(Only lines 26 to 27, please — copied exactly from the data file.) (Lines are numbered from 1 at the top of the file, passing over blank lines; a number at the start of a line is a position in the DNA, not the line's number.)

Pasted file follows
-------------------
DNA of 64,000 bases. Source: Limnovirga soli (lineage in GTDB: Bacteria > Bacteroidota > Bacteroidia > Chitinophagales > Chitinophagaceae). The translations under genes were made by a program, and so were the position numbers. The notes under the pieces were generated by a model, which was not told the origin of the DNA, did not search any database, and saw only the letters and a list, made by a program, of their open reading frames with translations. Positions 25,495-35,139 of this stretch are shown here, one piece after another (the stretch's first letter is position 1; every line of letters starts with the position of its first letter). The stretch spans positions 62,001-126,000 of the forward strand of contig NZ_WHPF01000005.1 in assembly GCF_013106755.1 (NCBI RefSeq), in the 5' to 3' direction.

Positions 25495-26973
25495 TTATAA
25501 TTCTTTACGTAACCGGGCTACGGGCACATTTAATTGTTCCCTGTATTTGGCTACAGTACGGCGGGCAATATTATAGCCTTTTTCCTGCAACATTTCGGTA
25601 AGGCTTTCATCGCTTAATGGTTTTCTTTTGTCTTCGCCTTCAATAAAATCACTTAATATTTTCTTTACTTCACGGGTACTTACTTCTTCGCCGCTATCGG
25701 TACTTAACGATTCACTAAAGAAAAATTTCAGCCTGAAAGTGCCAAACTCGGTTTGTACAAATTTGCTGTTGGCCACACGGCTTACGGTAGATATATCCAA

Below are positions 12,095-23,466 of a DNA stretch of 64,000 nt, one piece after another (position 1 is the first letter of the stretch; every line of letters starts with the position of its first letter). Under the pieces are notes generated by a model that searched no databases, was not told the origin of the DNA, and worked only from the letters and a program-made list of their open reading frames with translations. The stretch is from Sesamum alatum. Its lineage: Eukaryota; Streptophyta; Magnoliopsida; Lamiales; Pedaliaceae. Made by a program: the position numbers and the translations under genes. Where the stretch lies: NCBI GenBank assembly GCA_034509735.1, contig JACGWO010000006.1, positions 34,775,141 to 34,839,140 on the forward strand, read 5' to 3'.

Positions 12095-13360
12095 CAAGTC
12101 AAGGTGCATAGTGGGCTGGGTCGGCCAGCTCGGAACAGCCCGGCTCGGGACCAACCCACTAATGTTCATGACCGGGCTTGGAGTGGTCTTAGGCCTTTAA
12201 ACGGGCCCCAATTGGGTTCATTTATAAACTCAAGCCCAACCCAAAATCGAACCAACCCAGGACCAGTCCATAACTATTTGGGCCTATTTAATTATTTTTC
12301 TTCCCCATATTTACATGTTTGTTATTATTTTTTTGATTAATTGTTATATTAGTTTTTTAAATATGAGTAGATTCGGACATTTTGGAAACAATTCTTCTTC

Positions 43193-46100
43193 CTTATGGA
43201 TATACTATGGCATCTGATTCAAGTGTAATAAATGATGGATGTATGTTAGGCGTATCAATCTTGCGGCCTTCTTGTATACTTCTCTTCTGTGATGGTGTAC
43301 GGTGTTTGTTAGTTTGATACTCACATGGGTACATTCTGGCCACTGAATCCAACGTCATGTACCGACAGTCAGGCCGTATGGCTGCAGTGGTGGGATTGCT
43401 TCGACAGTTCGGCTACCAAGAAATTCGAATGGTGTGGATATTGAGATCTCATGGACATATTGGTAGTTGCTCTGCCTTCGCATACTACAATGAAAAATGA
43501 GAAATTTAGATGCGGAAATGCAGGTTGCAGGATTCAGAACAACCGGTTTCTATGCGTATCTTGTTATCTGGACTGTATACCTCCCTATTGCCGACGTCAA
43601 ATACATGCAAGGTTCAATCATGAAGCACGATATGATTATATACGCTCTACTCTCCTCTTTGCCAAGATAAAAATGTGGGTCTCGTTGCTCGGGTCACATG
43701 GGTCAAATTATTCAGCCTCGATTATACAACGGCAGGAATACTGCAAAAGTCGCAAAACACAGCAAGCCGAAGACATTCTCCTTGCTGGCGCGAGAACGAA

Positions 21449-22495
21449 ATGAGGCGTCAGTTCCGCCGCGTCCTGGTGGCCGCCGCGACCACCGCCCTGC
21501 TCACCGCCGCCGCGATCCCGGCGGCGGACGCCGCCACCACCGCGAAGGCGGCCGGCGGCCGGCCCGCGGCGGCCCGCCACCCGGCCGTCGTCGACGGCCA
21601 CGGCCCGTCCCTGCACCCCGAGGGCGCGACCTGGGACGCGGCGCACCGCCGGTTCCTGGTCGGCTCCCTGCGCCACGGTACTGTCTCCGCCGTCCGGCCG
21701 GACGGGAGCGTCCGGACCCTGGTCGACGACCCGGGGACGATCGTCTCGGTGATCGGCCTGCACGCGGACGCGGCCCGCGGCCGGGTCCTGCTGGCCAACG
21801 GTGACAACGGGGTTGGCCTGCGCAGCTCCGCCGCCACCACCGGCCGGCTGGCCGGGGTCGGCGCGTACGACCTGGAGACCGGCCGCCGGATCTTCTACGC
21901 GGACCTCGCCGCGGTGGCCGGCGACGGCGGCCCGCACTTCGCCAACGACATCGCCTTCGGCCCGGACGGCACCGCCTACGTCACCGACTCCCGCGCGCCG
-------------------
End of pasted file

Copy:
21801 GTGACAACGGGGTTGGCCTGCGCAGCTCCGCCGCCACCACCGGCCGGCTGGCCGGGGTCGGCGCGTACGACCTGGAGACCGGCCGCCGGATCTTCTACGC
21901 GGACCTCGCCGCGGTGGCCGGCGACGGCGGCCCGCACTTCGCCAACGACATCGCCTTCGGCCCGGACGGCACCGCCTACGTCACCGACTCCCGCGCGCCG